A report has been released today (October 17) into a collision between a train and agricultural equipment at Kisby, Cambridgeshire, on August 19 2021.

The Rail Accident Investigation Branch (RAIB) says the accident happened because the tractor driver did not telephone the signaller to seek permission to cross the railway line.

The RAIB says this was a consequence of the tractor driver not being briefed about the requirement to call the signaller and his belief that he could cross safely by looking for approaching trains.

In its report, the RAIB said: "This probably arose because the authorised user, the person owning land on both sides of the level crossing, was not briefing crossing users in a way which resulted in correct use of the crossing, and railway staff were unaware that this was the case until shortly before the accident."

RAIB found that Network Rail was "not effectively managing the safe use of Kisby", and some other users worked crossings with telephones, and that this was an underlying factor for the accident.

The incident happened on Thursday, August 19 2021, when the 04:10 hrs freight train service from Hams Hall (Birmingham) to Felixstowe collided with agricultural machinery being towed over the railway by a tractor at Kisby at the crossing, between Whittlesey and March.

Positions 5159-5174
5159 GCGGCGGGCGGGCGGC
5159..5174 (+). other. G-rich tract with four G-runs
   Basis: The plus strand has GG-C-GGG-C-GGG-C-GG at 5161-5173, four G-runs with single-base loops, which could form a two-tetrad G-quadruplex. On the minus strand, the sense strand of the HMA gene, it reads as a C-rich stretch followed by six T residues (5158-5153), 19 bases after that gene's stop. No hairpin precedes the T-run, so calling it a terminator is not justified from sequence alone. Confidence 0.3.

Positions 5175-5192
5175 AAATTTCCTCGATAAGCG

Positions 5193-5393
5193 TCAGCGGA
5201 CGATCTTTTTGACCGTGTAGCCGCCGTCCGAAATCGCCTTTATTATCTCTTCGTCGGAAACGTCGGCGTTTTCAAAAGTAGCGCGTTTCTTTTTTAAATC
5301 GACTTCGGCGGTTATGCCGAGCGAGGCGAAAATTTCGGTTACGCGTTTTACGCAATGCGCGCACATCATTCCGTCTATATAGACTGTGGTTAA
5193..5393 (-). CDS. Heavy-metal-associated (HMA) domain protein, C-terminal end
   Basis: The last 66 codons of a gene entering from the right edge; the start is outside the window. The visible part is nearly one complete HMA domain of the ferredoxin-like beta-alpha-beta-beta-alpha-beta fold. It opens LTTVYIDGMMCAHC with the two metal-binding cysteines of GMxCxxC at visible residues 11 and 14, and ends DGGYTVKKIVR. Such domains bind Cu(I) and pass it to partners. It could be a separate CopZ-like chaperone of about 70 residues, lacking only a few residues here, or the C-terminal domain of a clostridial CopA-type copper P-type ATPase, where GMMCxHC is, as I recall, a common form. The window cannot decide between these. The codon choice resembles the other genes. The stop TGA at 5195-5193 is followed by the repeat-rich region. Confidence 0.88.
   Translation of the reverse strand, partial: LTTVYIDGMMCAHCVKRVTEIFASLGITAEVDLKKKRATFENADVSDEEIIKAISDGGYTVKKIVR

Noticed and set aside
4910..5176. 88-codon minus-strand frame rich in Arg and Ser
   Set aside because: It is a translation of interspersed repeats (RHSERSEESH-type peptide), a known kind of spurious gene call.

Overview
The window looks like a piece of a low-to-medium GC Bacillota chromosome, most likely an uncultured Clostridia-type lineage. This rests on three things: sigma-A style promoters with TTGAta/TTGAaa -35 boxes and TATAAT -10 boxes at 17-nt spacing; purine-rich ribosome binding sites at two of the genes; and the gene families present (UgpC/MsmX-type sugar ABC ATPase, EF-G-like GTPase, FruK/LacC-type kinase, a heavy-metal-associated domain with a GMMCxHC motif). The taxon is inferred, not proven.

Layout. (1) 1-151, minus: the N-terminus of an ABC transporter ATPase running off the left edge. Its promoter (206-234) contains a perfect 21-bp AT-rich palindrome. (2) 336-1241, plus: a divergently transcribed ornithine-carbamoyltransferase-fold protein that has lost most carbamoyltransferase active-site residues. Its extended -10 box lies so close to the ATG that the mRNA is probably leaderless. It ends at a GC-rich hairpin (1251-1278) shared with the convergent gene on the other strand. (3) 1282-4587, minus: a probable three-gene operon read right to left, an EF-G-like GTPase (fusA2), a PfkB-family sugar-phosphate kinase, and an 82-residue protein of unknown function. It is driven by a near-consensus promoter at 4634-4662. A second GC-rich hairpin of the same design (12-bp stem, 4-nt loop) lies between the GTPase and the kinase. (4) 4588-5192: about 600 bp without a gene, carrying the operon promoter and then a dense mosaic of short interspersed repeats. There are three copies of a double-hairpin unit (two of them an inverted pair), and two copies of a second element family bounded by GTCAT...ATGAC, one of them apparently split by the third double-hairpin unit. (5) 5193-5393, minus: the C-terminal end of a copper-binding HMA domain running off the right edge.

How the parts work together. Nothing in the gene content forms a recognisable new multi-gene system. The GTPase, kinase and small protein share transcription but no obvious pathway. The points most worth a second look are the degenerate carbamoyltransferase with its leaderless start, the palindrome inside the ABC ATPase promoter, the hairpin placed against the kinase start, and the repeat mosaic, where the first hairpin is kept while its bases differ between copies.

The train was travelling at about 66 mph (106 km/h) when it struck the machinery. The train driver suffered minor injuries in the accident and the tractor driver was uninjured. The locomotive and one wagon derailed, with both suffering some damage. There was also extensive damage to the infrastructure of the railway.

The RAIB has made two recommendations, one addressed to Network Rail and one addressed to the Health and Safety Executive, as a result of its investigation.

These seek improvements in the management and assurance processes applied to user worked crossings and an additional means of communicating crossing safety information to agricultural workers.

RAIB has also written to several organisations representing farmers asking that they remind their members of the importance of following correct procedures at user worked crossings.

Dan Fisk, Network Rail’s health and safety manager for Anglia, said: “We take on board the recommendations outlined in the report.

“The crossing is a private user worked crossing, to be used only by the authorised user and any invited visitors. Since the incident, we have worked with the authorised user on the correct and safe usage of the level crossing ensuring this safe usage is passed on to any invited guests.

"We have also installed CCTV so that we can monitor the crossing usage against the signal box records. Any discrepancies will be followed up with the authorised user and further action will be taken if appropriate. Signage at the crossing will be updated as part of a national programme following the consultation which the DfT are consulting on.

"Reducing the risk at level crossings remains a top priority and we are committed to make level crossings as safe as possible for everyone.”